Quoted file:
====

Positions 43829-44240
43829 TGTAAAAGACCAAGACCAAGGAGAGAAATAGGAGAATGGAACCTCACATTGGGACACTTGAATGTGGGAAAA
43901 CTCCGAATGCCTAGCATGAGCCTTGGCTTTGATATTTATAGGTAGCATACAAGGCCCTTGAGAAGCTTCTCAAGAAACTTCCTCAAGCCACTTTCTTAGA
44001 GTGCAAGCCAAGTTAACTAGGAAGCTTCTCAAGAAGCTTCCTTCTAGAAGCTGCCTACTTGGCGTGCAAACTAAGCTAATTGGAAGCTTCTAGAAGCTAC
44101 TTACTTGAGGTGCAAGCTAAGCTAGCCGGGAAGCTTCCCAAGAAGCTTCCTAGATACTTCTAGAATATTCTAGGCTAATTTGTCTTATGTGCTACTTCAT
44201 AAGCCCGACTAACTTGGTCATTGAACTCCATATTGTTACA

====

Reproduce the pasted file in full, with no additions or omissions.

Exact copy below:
Positions 43829-44240
43829 TGTAAAAGACCAAGACCAAGGAGAGAAATAGGAGAATGGAACCTCACATTGGGACACTTGAATGTGGGAAAA
43901 CTCCGAATGCCTAGCATGAGCCTTGGCTTTGATATTTATAGGTAGCATACAAGGCCCTTGAGAAGCTTCTCAAGAAACTTCCTCAAGCCACTTTCTTAGA
44001 GTGCAAGCCAAGTTAACTAGGAAGCTTCTCAAGAAGCTTCCTTCTAGAAGCTGCCTACTTGGCGTGCAAACTAAGCTAATTGGAAGCTTCTAGAAGCTAC
44101 TTACTTGAGGTGCAAGCTAAGCTAGCCGGGAAGCTTCCCAAGAAGCTTCCTAGATACTTCTAGAATATTCTAGGCTAATTTGTCTTATGTGCTACTTCAT
44201 AAGCCCGACTAACTTGGTCATTGAACTCCATATTGTTACA